Here are some of our initial posts to give you an idea of what we're about:

- Defining Offering Hospitality

- Learning to be hospitable without complaint

Thank you for stopping by and we look forward to getting to know you!

Hospitality Challenge, Week 4

from Carrie

This picture cracks me up! In a strangely amusing way, it describes my position when it comes to talking on the phone. I am a blend of archaic and modern. The phone exists to be a personal boon to me. I use it when I need it. And, let me tell you, I don't find the need to use it very frequently! It's a modern convenience that should be that - a convenience. Like, "The HOUSE IS ON FIRE" sort of convenience. The lifesaver sort.

But MUST we use it to communicate with one another? Sigh. E-mail me. I'll e-mail you back. Or we can talk in person. But please, oh please, don't call me on the phone!!!

That said, there are people (so I'm told) that love to be called on the phone. They like it when people ring them up to touch base. They don't feel as if their day as just been interrupted. They just feel blessed that you were thinking about them and wanted to call them up and say hello.

Although I personally do not find my ringing telephone to be a blessing, I have friends who DO. I try to remember this and make the effort to call them up, just to say "hello." But it's a great effort. A HUGE sacrifice. (See? If you've ever received a phone call from me you should fall over backwards and consider yourself beyond blessed.) haha!

At any rate, my personal challenge for the week will be to call someone who I know likes a phone call. Someone I don't normally call. Just because I can. Just because maybe I should.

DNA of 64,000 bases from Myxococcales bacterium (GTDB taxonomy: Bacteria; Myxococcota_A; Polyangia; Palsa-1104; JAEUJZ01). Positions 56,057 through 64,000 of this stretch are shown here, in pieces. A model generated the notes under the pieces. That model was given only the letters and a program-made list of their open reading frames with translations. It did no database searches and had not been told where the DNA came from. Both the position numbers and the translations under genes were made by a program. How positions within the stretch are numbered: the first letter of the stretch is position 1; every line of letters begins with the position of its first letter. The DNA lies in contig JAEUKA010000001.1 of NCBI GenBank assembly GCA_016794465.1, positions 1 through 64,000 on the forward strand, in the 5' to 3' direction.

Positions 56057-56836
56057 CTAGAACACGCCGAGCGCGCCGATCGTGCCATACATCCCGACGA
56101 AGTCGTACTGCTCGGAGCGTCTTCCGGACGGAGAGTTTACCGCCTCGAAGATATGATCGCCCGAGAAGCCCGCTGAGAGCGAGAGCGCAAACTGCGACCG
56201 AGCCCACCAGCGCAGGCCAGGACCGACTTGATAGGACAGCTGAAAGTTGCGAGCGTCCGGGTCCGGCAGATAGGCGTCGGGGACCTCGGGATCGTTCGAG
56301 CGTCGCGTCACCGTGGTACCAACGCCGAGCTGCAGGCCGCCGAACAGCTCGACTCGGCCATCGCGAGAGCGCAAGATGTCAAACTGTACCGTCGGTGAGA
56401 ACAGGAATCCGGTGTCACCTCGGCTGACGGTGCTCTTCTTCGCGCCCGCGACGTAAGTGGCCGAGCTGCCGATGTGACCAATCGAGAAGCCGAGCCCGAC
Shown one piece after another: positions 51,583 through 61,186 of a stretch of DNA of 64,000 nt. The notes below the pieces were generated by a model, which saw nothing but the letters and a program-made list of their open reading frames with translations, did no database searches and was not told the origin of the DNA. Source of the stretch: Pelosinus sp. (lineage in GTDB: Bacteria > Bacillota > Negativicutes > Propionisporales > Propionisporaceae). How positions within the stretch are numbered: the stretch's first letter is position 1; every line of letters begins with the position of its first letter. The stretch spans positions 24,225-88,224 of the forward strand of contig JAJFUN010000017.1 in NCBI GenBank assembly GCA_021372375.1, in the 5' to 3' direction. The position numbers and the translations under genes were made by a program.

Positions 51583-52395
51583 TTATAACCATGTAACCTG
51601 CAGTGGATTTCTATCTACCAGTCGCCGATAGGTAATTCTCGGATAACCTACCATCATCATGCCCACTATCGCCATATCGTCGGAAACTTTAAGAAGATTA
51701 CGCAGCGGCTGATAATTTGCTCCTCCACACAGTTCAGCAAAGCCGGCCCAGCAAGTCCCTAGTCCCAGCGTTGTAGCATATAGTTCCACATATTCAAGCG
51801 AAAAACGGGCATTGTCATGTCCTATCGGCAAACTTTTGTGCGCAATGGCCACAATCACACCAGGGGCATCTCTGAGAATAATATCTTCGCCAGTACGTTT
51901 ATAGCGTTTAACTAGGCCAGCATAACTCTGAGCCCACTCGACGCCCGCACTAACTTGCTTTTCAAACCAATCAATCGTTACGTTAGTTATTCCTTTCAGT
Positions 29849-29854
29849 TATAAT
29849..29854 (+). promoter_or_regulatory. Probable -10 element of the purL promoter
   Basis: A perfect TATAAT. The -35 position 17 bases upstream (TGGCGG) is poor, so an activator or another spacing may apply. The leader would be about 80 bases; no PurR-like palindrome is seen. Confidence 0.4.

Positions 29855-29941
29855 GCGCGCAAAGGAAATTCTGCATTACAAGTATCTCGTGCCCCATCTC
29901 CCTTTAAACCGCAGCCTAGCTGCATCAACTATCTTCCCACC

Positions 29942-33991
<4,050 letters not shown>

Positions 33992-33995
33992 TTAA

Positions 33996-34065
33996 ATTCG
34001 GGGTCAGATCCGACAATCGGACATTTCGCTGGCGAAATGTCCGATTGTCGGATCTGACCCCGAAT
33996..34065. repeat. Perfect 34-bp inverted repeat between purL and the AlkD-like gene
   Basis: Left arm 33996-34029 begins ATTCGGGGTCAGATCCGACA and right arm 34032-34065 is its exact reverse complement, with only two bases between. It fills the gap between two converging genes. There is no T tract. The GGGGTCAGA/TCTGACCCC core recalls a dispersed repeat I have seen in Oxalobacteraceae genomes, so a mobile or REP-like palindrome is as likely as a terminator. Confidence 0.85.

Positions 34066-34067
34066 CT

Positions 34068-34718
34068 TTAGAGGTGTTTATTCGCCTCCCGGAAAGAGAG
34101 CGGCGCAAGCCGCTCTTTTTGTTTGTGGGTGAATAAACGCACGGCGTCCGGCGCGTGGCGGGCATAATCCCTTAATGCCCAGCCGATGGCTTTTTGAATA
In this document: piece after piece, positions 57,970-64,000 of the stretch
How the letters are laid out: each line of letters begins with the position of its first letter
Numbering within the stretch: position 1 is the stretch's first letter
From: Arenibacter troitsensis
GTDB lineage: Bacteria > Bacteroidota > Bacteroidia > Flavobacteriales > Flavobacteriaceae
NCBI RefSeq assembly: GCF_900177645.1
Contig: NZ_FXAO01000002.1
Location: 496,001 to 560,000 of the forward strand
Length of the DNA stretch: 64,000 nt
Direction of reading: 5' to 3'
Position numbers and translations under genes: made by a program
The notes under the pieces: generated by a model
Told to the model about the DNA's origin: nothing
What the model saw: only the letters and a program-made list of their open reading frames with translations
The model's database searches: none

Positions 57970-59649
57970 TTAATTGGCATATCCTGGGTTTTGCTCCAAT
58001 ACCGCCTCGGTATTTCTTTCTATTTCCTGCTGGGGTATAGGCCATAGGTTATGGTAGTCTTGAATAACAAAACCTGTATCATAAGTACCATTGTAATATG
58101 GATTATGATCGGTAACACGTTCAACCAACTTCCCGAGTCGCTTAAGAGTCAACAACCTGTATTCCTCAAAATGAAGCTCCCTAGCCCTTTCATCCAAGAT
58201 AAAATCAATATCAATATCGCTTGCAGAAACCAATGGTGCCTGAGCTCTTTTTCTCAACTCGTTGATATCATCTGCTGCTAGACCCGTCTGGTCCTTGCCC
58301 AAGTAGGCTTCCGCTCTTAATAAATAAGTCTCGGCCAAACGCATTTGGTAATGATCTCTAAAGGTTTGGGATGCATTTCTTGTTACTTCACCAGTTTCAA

Or maybe I'll text them. =D For me - that's also a great sacrifice even though I know it's a primary means of correspondence for some.

At any rate, let's say the hospitality challenge of the week is to contact someone using a method of communication that maybe isn't your usual style, but that you know means a great deal to the person you're connecting with!

Sound good? Go for it!

Thursday, April 8, 2010

Children's Parties

from Carrie, for all of us here



Raise your hand if you've ever had any difficulty thinking (or wanting to think about!) hosting a party for children? Maybe it's a birthday party and maybe it's a special event - either which way, it seems like a lot of work and a big headache!

Over the course of the next few weeks, we'd like to share with you some personal stories from various people who have successfully thrown fun parties for kids. Some are simple, some more elaborate. The common bond these women have is that: they actually THREW THE PARTY!

Do you have a children's party story to share? Some advice or tips to offer based on your own experiences (both the positive and the negative?)

Please e-mail us at: offeringhospitality (at) gmail (dot) com with your stories and suggestions!

We'd love to include your party suggestions/pictures that you are willing to share with the group at large.

Looking forward to hearing from you!

Wednesday, April 7, 2010

With Thanks!

from Carrie, on behalf of Offering Hospitality

Thank you to all of you who have stopped by and visited and have left a comment for us (and others) to consider! As we said from the beginning - this site will not be able to survive or exist without feedback and interaction and we really appreciate you taking a moment to comment and suggest!